Wreck Bay fisherman are renowned and the Ardlers, Browns, Mc Leods, Moores and other Aboriginal families provided the Sydney fish markets with some of its finest produce for many decades. At the turn of the century there were several Aboriginal fishing companies at Wreck Bay and the community is intimately connected with the ocean. In a time honoured ritual families know the saltwater seasons and when salmon, mullet and tailor are starting to run. In years gone by the catch would be caught and then kept in the estuary nearby then gathered up and taken by horse and cart to Bomaderry Railway Station and then transported to the Sydney Fish markets. It was an extraordinary land based fishing community and the tradition still continues.

Nadaparli’s paintings provide a unique view of this past. Her crabs paintings pay tribute to the cleaners and workers of the sea shore. “When I was a little girl the men used to bring in great catches of fish and there was always these sand crab cleaners doing their work. My painting has the woman’s womb. The mothers and children they cleaned the water and the sand.”

There are two further paintings that are in Nadaparli’s mind. She wants to paint an image she has of the sacred sun fish that lives in the sea near Wreck Bay. “I saw a sunfish from Mary’s Hill. It was bigger than a house. I thought it was a shark. But its fin was flapping.”

Rocks, Summercloud Bay

The second painting is of a memory she also has as a little girl. “One day my mother called me and I looked out on Summercloud bay and all I could see was taiils flapping. 90 pilot whales had beached themselves on the sand. We walked up to them and looked them in the eye and told them. ‘You will be all right, you’re coming home now’. My mother told me. The whales have come in to walk on the land. It’s the old people coming home. My mother was always standing there, smoking and looking outside to the bay.” There is a lot more deep meaning to all of Nadaparli’s paintings. But even the surface story is of great depth. “The stench of the dead whales came through the whole community. It was a real overpowering smell. They had to be buried. This was a time when the community was run by white managers and we were not allowed to leave the mission. We used to swim in the creek behind the beach. For many years we walked from the creek to the sea and we could feel the spirits of those whales and you could hear those whales. We were not allowed to walk where those whales were buried out of respect. We would wash ourselves in the saltwater and our parents would ask us where have you been walking and they were glad that we washed the smell of the creek from us. That saltwater has cleansed you and made you pure.”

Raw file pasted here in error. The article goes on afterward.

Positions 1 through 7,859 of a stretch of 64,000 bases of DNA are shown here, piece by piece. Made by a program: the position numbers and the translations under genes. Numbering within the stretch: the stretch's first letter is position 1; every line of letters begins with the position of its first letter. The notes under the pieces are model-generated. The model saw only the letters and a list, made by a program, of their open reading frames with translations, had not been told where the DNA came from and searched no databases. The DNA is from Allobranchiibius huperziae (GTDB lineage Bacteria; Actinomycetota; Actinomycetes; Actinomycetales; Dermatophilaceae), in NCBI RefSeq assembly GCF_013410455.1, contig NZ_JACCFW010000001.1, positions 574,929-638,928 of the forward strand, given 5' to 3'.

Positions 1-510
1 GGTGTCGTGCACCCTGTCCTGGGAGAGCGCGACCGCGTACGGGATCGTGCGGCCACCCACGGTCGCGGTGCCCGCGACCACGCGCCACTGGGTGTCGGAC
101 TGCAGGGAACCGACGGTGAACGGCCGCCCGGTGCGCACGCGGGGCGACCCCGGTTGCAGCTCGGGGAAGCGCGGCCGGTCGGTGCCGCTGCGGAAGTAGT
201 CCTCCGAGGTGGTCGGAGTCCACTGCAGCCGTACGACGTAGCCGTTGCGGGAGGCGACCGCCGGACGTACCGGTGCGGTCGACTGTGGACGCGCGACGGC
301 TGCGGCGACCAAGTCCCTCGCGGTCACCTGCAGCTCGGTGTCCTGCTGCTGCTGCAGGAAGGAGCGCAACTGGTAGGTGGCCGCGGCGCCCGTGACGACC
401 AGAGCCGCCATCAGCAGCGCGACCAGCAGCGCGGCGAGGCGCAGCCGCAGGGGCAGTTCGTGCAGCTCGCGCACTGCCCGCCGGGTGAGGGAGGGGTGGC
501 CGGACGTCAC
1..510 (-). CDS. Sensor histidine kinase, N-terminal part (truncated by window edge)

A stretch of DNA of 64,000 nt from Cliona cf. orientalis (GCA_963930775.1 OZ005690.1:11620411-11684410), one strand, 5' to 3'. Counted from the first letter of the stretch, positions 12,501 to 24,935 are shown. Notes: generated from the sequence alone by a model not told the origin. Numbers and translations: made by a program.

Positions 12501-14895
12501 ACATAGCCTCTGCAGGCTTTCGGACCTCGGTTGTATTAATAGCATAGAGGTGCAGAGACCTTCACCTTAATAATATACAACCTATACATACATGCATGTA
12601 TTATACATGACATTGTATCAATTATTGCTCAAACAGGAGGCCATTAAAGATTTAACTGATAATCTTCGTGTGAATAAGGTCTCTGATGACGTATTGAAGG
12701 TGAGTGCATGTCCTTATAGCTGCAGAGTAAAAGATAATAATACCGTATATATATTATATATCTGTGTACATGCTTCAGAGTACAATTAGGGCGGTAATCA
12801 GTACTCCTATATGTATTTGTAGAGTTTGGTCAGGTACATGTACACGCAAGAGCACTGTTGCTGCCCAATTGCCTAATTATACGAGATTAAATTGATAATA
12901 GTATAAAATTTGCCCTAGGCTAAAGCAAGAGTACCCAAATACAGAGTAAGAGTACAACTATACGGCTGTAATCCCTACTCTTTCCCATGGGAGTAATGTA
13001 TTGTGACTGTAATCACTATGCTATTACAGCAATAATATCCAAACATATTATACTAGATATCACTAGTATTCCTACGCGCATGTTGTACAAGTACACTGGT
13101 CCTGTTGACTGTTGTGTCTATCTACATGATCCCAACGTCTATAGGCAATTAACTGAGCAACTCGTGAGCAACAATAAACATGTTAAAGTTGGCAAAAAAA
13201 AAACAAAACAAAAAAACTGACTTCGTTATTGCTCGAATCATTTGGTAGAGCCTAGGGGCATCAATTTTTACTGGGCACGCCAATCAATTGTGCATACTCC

Nadaparli has recently finished a mural at the Wreck Bay Primary School and kindergarten. The story is of the gift of three cycles of hunting, life and prosperity: “Beewingmurramungoo (Sea eagle) watches over the minjeke (skyes) and Gupo (waters) ,being carried by Goorama the( Winds) Looking for Ngjullie ( Foods ) Hunting Ghundinjar( Whales) Traveling their Ngjullie (Feeding) trails through the Gupo (Oceans Waters) keeping the song lines moving with Nature Sharing it. Respect for Life. Murrum(Fish) Cleaning the Gupo (Oceans ) Floors and Sea Beds that Help make all Life Happy and Well. Look After Your Ocean Gardens, for You are the Gate Keepers YUGRANG NGULLA, MOTHERS HEART BEAT.”

“While painting the stingrays my memory was from my childhood swimming. I was looking down watching the the mother sting rays and their babies swimming below.”

Booderee Stingrays Full size 60 X 90 CM Print $500 A2 Print 40 x 62 CM $250, 100 per cent cotton fine art paper, A limited edition of 50 signed and numbered prints is available.